While recovery continues, with growing consumer spending, corporates enjoy exemplary health, have surpassed all expectations, and continue to offer positive forecasts for next year. With consumer and public spending and investments on the rise, we see no reason to believe there will be a growth crisis in the short term. Even despite the restrictions that are checking international distribution channels and logistics, exports continue to increase. We are in the midst of a very positive cycle from an economic perspective.

Notwithstanding, we do expect there will be corrections and shocks down the road. The greatest risk for markets nowadays is not a Covid variant, nor the energy crisis that once in a while floods headlines: the greatest risk for growth are the central banks. The FED, BCE and BoJ have ample experience strewing cash into the economy, but hardly any (at least, successfully) at cooling down growth to contain a monetary bubble as large as the current one.

If there is a fact that is well known about the FED it is that alike analysts, it is uncapable of making accurate forecasts. Forecasts are made because markets demand them, they need to be reassured, just as motors need oil to function correctly. Markets ask that the future is spelt out for them, and the FED puts on its wizarding apparel and casts the cards as requested, but it has no idea of what the future lays in store. The FED has been averring that inflation is only transitory for several months now. Overnight, it barefacedly declared that inflation is no longer transitory, and no one dreamed to doubt its forecast. After all, it is the best informed agency in the world. But the truth is that the FED does not make forecasts, it only reacts to reality as they see it; and this is all they can do. They are politicians and we can’t ask them to do more. They should let the economy grow on its own and allow companies to find their own path to recovery, without throwing stones in their way.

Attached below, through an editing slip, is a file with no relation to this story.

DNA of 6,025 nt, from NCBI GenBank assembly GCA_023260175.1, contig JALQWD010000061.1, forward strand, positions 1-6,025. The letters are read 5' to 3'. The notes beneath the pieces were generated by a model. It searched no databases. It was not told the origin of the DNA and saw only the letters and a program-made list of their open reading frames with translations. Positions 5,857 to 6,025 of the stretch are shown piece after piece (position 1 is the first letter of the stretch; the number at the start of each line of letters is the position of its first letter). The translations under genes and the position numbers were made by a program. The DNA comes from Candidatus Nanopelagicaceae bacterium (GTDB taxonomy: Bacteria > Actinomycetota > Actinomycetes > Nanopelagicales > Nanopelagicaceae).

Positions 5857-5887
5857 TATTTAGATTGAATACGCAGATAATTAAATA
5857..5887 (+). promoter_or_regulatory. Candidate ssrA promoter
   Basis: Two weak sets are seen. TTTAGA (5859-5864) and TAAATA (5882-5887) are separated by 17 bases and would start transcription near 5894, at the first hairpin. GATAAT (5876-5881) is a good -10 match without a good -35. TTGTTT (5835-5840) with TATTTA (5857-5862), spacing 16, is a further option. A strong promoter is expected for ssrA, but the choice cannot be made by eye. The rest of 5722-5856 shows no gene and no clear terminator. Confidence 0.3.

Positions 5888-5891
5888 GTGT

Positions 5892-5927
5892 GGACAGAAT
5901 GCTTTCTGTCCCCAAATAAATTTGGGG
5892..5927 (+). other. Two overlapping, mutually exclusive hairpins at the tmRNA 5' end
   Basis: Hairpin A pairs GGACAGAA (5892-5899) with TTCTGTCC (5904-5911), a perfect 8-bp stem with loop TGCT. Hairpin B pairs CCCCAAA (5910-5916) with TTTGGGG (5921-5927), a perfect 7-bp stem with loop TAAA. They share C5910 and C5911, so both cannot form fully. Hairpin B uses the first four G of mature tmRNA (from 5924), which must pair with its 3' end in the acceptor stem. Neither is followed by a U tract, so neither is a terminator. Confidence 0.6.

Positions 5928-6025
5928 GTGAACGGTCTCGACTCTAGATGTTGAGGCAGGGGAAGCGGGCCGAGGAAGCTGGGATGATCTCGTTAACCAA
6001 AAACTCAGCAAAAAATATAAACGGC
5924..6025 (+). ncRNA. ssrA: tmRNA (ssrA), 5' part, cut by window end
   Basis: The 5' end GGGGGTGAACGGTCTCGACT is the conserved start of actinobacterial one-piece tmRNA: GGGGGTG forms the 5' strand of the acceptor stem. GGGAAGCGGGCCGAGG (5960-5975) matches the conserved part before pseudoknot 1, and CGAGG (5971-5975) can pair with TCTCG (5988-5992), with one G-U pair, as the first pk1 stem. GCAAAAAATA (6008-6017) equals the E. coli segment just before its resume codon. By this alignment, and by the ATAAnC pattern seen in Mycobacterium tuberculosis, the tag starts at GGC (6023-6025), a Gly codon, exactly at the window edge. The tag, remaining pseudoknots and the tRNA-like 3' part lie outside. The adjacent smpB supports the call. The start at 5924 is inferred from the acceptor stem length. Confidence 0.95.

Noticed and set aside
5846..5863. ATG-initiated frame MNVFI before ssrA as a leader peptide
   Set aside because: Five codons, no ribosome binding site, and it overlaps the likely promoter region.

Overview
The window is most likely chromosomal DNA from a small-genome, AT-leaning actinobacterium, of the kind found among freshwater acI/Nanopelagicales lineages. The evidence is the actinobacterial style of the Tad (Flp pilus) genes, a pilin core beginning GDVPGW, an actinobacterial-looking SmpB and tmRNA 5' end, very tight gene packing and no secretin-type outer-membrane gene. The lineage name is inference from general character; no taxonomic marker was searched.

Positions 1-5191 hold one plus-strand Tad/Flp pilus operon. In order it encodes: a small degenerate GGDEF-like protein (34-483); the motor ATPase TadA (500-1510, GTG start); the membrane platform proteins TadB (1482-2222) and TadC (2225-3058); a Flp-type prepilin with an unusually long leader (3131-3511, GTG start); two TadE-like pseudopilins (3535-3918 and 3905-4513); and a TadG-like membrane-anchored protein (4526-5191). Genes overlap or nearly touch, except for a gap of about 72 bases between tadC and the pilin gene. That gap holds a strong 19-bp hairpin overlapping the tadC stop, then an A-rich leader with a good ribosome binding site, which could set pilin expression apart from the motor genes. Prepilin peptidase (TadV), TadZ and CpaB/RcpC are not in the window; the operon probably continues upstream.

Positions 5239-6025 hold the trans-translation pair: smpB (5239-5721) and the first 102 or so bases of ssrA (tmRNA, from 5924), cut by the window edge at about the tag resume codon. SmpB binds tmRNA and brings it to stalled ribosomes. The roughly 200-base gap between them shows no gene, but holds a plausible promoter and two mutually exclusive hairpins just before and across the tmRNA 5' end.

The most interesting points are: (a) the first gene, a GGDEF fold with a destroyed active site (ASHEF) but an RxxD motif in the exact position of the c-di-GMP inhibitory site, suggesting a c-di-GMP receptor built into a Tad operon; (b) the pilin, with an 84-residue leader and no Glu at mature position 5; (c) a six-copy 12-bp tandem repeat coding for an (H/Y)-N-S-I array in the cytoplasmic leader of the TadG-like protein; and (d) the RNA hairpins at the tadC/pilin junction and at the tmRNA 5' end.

So, what can we expect?